In his book Fast Food Nation, Eric Schlosser demonstrates the dominance of McDonald’s, not just in the context of the history of the fast food industry, but in the history of all industry. McDonald’s is the largest owner of retail property in the world. The company trains more Americans than the U.S. Army. The McDonald’s logo is more recognizable than the Christian cross. Ronald McDonald is second in popularity with children to only one figure—Santa Claus.
By any (and every) measure, McDonald’s is a juggernaut. And yet the prospect of a $15 per hour minimum wage in Seattle has led this grand institution to turn, not to greater economies of scale or improvements in vertical integration, but to the Fourteenth Amendment—a law ratified in 1868, primarily to protect the rights of recently freed slaves.
The McDonald’s corporation’s efforts to avoid the mandate of Seattle’s minimum wage increase hinges on two claims. One is that the company’s individual franchisees are small businesses. The other is that, for legal purposes, the company itself is a person. This is not just a consequence of the recent Citizens United verdict, which some have suggested is the most “sweeping expansion of corporate personhood to date.” Nor is it just another innovation peculiar to the fast food industry, a legal version of a rib sandwich that contains no ribs. It’s an attempt by a corporate giant to use the language of freedom to promote the interests of capital.
This is an old trick. In the years following the ratification of the Fourteenth Amendment, its most successful claimants were not black Americans fighting the rising tide of the Klan or Jim Crow, but rather railroads and utilities companies fighting “discrimination” by the state. The 14th amendment would become what W.E.B. Du Bois called the “chief refuge and bulwark of corporations,” while African Americans spent the next century trying to make it applicable to actual human beings.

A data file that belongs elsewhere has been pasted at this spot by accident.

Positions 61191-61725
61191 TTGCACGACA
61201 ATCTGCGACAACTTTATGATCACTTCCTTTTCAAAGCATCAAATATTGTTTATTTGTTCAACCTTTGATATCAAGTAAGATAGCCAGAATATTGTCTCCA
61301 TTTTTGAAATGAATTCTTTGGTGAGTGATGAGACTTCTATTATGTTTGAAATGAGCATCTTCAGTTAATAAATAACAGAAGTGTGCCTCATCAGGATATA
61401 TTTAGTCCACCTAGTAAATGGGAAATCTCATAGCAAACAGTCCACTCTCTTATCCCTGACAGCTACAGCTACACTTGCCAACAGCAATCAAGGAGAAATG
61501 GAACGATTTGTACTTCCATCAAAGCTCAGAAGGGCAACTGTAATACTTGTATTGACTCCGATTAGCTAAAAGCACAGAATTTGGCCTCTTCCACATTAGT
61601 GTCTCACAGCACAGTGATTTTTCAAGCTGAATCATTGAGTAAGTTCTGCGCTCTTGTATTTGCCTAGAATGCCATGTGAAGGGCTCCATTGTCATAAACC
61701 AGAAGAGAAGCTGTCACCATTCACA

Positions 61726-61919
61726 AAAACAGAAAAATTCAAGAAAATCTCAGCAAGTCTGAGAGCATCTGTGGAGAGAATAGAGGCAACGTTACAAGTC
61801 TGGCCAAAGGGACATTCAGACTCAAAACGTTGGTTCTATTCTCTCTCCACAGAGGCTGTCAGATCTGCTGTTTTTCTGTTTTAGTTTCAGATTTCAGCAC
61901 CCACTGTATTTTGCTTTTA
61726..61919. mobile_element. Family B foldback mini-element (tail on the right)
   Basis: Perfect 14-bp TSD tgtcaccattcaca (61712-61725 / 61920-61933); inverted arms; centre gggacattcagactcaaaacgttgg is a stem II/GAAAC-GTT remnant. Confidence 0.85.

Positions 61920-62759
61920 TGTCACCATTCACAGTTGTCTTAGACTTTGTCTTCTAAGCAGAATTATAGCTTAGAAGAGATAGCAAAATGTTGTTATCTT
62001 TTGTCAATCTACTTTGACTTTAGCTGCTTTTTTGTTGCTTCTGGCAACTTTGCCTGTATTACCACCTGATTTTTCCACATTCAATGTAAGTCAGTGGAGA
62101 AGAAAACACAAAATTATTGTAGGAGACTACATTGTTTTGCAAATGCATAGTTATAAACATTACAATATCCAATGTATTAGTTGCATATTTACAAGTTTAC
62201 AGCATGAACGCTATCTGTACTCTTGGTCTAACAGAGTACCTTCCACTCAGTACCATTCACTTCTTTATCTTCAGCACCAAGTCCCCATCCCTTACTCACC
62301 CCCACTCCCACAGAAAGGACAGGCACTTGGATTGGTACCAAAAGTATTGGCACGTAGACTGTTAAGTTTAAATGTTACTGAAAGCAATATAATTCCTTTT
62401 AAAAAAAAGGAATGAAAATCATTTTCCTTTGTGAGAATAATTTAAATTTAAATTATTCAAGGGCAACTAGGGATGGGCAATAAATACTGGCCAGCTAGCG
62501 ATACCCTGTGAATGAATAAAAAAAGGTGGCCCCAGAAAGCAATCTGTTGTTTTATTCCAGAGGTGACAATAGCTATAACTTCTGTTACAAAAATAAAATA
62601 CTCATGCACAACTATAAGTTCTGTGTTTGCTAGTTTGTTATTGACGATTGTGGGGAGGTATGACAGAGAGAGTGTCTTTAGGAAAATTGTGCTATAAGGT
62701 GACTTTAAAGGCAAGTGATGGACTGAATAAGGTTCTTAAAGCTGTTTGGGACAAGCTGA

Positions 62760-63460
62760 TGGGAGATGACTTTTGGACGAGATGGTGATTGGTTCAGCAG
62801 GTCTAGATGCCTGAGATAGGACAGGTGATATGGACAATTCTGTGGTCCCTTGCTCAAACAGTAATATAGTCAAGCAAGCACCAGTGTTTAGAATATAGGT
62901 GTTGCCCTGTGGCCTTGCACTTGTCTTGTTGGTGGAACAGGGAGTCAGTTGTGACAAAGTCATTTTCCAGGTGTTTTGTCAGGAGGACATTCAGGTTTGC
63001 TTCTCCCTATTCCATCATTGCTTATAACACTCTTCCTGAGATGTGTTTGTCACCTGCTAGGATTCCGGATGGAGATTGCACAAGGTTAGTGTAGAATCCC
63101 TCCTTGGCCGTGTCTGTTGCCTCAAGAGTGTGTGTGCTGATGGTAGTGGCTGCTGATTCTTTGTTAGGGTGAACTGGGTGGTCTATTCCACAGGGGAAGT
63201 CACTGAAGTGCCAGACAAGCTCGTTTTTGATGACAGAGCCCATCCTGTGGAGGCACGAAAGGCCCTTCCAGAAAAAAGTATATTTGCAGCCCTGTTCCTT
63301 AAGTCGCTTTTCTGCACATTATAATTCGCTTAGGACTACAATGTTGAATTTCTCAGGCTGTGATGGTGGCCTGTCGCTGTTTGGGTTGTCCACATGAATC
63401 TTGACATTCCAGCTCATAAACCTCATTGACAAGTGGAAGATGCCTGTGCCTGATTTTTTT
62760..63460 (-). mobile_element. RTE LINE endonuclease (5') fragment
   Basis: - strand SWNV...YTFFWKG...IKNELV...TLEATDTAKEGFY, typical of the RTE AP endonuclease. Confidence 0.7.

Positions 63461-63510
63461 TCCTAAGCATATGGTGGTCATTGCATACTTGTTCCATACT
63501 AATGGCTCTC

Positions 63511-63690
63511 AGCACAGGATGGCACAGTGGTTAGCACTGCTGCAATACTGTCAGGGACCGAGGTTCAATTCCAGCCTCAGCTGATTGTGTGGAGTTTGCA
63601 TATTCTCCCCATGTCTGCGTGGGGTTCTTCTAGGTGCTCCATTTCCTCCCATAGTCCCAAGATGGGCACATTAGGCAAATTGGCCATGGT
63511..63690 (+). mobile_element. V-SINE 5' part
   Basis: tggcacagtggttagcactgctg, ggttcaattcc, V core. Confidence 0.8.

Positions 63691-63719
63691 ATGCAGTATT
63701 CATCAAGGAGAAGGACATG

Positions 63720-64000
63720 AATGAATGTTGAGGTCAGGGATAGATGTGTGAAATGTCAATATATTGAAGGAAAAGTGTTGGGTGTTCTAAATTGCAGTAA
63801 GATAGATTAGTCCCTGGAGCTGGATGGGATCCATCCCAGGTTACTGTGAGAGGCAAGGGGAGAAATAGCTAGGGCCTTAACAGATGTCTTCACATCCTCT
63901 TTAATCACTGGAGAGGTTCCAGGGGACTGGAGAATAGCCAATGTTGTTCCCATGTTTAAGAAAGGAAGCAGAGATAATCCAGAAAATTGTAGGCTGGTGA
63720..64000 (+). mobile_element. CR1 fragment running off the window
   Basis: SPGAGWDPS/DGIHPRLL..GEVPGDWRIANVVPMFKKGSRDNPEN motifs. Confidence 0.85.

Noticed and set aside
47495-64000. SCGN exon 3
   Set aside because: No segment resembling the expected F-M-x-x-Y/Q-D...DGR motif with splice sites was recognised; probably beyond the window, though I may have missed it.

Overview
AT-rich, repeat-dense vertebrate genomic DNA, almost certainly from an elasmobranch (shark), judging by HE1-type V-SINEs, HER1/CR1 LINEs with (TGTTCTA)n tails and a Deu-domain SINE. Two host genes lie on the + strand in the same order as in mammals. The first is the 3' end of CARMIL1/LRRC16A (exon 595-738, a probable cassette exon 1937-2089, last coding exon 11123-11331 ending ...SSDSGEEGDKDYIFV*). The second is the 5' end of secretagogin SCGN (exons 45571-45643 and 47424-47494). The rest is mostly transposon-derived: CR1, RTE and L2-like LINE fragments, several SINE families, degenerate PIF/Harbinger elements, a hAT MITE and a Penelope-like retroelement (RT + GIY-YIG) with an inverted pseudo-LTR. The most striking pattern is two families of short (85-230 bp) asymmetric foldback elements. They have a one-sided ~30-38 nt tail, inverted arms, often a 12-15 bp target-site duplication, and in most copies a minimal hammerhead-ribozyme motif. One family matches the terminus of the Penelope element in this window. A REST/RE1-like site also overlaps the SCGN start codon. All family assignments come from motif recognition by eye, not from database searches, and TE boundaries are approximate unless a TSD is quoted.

The Seattle minimum wage law, passed last June, gives small businesses seven years to bring wages to the new level, and large businesses three years to comply. McDonald’s is considered a large business for the purposes of the Seattle law, a distinction that Matthew Haller, the senior vice president for the International Franchise Association, calls part of a “larger assault on American free enterprise.” That’s not all; the other part of this legal “assault” against McDonald’s is the recent verdict by the National Labor Relations Board that deemed the corporation and its franchisees joint employers of franchise workers, making them both liable for labor violations.
However, while the company vehemently denies the “joint employer” label, it works tirelessly in a number of ways to prove it true. Due to their corporate ties, franchisees get more federally secured loans from the Small Business Administration than any other kind of business. McDonald’s corporate determines the software, the hardware, the hiring practices, and the location of the franchisee. The relationship is one of joint interests and joint profits. Yet taking the next logical step—assigning joint responsibility—is framed as an “attack on free enterprise” (while using corporate leverage to get government loans, presumably, is not).